Timothy Hart remembers being curious about local history even as a youngster growing up in Stafford.
"I grew up near an old railroad right-of-way, and I always wondered what had been there," said Hart, who graduated from Southern Regional in 1972. In those days, Ocean County was only beginning to feel the impact of the Garden State Parkway. And that right-of-way? That's where Route 72 is now, Hart said.
Hart's love of history has now landed him in a role he could only dream of: That of county historian for Ocean County. Hart, who serves as the director of the county's Cultural and Heritage Commission, was appointed county historian by the Ocean County Board of Freeholders on Wednesday afternoon.
Hart succeeds Pauline S. Miller, who has been the county's only historian previously. She died in December at age 93.
"His love for the history of this great county makes him the perfect choice for county historian," Freeholder John C. Bartlett said. "Tim has extensive knowledge of the county's history. He is an expert when it comes to the role Barnegat Bay plays in county history, in addition to how historical events like the Civil War had an impact on this county."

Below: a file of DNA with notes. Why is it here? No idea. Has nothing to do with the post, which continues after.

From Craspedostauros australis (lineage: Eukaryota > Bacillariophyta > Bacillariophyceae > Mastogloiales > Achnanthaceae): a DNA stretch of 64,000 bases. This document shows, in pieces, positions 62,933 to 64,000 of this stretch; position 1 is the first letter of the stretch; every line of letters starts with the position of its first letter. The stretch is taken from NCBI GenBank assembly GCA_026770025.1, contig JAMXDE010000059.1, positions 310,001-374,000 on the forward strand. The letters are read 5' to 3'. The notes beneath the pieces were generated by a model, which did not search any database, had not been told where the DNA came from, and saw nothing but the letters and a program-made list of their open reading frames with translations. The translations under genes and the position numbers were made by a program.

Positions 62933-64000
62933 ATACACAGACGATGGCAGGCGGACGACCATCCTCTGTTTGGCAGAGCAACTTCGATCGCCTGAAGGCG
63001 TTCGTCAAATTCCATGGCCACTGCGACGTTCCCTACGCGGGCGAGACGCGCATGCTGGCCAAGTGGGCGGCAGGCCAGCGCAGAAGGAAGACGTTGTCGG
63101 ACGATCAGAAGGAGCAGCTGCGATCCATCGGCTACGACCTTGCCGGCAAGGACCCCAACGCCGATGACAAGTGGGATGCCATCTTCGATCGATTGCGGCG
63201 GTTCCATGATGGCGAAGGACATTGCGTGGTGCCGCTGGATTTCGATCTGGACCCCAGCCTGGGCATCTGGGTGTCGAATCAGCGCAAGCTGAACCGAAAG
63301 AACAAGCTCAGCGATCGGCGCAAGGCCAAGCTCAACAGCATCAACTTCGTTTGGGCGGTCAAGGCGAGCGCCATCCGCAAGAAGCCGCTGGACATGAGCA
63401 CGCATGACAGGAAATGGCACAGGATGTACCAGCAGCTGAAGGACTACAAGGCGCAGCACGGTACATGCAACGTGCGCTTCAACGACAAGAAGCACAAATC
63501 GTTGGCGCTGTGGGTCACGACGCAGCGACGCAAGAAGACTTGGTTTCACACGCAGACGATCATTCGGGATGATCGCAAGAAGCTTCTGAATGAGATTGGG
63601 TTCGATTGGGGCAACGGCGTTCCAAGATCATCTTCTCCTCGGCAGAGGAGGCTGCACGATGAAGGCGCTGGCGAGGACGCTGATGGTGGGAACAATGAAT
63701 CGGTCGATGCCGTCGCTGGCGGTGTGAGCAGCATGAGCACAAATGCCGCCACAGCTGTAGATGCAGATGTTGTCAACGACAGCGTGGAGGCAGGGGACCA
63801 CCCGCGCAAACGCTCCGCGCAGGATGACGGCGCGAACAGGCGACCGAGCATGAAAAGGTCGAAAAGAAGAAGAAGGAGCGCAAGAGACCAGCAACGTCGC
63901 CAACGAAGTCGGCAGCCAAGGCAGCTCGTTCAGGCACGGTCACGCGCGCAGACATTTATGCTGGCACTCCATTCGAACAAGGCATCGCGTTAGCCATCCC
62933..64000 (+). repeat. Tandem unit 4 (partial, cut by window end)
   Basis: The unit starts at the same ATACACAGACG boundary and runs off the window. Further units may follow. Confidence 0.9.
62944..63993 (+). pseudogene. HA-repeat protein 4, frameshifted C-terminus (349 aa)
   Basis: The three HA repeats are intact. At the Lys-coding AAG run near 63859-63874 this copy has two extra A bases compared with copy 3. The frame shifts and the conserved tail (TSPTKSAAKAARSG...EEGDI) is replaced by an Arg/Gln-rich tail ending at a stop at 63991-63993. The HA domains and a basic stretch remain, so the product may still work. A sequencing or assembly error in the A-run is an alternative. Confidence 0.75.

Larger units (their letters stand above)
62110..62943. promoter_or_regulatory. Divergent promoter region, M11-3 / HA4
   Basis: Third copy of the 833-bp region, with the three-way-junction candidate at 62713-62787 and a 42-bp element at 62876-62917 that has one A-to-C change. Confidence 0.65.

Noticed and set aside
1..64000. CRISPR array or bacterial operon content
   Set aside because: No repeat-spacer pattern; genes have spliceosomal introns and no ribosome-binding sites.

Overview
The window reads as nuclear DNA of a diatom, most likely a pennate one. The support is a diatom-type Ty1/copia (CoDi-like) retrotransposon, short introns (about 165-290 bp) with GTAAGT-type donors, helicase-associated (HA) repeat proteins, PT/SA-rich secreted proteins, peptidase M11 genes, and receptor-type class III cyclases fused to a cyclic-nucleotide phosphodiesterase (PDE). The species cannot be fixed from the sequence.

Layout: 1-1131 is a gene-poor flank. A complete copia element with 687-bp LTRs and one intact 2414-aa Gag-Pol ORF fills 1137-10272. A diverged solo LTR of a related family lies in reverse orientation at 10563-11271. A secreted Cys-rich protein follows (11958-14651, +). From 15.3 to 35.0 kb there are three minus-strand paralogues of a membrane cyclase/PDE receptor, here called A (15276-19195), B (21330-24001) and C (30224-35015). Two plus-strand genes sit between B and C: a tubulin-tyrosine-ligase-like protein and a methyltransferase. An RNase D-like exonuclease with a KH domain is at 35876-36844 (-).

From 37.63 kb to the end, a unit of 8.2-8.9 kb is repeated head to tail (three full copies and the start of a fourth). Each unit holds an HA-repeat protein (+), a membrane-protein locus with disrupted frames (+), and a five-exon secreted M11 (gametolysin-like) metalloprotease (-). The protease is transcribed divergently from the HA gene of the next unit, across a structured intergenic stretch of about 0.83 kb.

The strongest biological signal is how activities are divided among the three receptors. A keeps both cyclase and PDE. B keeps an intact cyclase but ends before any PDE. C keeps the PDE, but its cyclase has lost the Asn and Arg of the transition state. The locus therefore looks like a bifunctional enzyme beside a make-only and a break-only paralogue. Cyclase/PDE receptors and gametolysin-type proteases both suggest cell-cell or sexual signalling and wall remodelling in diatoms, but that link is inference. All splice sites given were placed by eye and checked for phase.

The title carries no salary, but Hart said he is very happy to be chosen for the post.
"It's quite an honor," said Hart, who also serves as deputy director of the Tuckerton Seaport and Baymen's Museum in Little Egg Harbor.
Hart, who serves as Stafford Township's historian, has been a member of the Stafford Township Historical Society since his childhood. His Linked-in profile lists historical organization after historical organization, going back to high school. A theology major at Georgetown, he minored in history, while majoring in theology at Georgetown. He later attended law school and passed the bar in the early 2000s.
Hart not only studies history, however; he participates yearly in the reenactment of the battle at Cedar Bridge Tavern, site of an important Revolutionary War skirmish.
Hart said he does not see himself as the kind of historian Miller was.
"I don't know everything," he said, but instead he knows who to ask for the answers. That includes a vast wealth of town historians throughout Ocean County, whom Hart intends to get to know in the coming weeks and months.
"It's my fantasy to tour each of the towns with their historians and have them point out, 'This used to such-and-such,' " Hart said.
"We live in such a homogenized society, with all the McDonald's and Walmarts and such," Hart said. "When you know about the local history, it makes it kind of a special place."
And that right-of-way that Hart grew up near? That's better known today as Route 72.